Directed by Bennett Miller
Foxcatcher tells the true story of Olympic wrestlers, Mark Schulz (Channing Tatum) and David Schulz (Mark Ruffalo), and their unsettling benefactor John DuPont (Steve Carrell) as they attempt to repeat their gold medal win from the 1984 Los Angeles Olympics at the 1988 Seoul Olympics.
The film quickly reveals to the audience that Mark appears to be living his life in his older brotherís shadow, a feeling that is exacerbated when he learns that Dave has been offered a coaching position at USA Wrestling. Mark views himself as Daveís equal but struggles to best his brother in wrestling and in his personal life. Their fortunes change though, when Mark receives an invitation to join the wrestling team of John E. du Pont, a member of the wealthiest family in the United States, a zealous American patriot, and a wrestling fan who dreams of giving the national team the respect he feels it deserves.
Channing Tatum, an actor often typecast as an attractive egghead, brings complexity to the role of Mark Schulz, which allows the audience to experience the protagonistís frustration. Not only does he witness his brother exceeding him both professionally and personally, the strains that develop between Mark and du Pont also play a major part in his frustration, as he comes to truly know the egotistical and seemingly infantile man.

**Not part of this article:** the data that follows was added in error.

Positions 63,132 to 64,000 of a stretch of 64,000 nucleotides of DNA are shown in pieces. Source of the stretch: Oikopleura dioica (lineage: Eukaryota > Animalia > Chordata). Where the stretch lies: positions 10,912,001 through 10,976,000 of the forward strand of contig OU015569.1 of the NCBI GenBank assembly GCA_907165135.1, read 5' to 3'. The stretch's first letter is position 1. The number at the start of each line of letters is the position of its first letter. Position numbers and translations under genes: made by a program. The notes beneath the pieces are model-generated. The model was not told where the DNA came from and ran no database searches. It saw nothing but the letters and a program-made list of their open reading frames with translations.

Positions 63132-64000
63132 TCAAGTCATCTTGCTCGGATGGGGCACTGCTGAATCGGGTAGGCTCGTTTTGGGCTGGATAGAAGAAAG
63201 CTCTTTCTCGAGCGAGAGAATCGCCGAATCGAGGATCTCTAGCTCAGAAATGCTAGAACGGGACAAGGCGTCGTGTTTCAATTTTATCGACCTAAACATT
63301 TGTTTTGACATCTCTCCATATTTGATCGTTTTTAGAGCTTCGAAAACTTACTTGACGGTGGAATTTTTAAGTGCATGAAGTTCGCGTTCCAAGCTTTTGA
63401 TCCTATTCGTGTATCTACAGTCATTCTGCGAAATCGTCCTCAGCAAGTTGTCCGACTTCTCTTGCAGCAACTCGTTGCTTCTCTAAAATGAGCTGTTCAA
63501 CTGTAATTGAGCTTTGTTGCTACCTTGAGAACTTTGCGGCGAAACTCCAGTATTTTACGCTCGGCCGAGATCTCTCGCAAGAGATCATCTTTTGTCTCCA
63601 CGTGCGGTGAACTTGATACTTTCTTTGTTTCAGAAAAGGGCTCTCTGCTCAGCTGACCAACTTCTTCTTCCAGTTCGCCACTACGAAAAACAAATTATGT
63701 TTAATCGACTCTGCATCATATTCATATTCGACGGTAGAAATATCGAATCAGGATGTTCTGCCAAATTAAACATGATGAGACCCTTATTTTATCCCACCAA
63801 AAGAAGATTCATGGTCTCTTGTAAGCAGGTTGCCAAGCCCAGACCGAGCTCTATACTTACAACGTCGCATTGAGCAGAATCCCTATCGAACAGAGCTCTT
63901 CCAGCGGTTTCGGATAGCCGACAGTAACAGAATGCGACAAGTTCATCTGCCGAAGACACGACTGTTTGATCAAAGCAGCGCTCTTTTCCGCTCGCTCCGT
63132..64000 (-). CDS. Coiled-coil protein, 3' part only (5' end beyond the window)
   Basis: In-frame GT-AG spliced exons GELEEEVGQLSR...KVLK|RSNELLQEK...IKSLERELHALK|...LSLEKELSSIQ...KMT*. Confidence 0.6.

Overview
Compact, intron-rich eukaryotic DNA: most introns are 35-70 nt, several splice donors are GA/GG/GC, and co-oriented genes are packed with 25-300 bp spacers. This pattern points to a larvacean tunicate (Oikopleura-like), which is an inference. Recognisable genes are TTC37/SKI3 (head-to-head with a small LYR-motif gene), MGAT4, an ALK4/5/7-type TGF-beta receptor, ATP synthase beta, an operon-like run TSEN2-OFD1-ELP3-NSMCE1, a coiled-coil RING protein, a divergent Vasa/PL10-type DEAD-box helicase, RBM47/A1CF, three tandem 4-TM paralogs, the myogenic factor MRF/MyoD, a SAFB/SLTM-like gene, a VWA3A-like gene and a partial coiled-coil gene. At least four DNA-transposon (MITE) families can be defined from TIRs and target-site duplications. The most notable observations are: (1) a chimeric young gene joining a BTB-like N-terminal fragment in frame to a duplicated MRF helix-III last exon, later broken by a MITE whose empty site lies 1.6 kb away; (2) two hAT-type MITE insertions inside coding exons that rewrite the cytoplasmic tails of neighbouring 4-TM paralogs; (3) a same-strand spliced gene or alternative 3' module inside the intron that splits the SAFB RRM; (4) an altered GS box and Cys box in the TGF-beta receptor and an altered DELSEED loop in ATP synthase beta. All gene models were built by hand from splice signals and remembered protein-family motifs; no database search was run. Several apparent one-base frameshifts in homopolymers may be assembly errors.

Steve Carrellís disturbing performance as du Pont has been lauded by critics and rightfully so - this is Carrell as we have never seen him before. Heís stern, quiet, and strange in a way that is genuinely unsettling; Carrell as du Pont has an almost perverse sense of megalomania as his characterís obsession with Mark, Dave, and the Olympic gold drives them and the audience away from a character who initially appears as a benevolent patriot but quickly morphs into something much darker; this transformation is highlighted by the directorís subtle exploration of the relationship between du Pont and his mother, and an examination of the dangers of money and hubris.
Overall, Foxcatcher is dark, exploratory and troubling; itís something that would not have been possible without stellar performances from Tatum, Carrell, and Ruffalo and understated yet effective direction from Miller.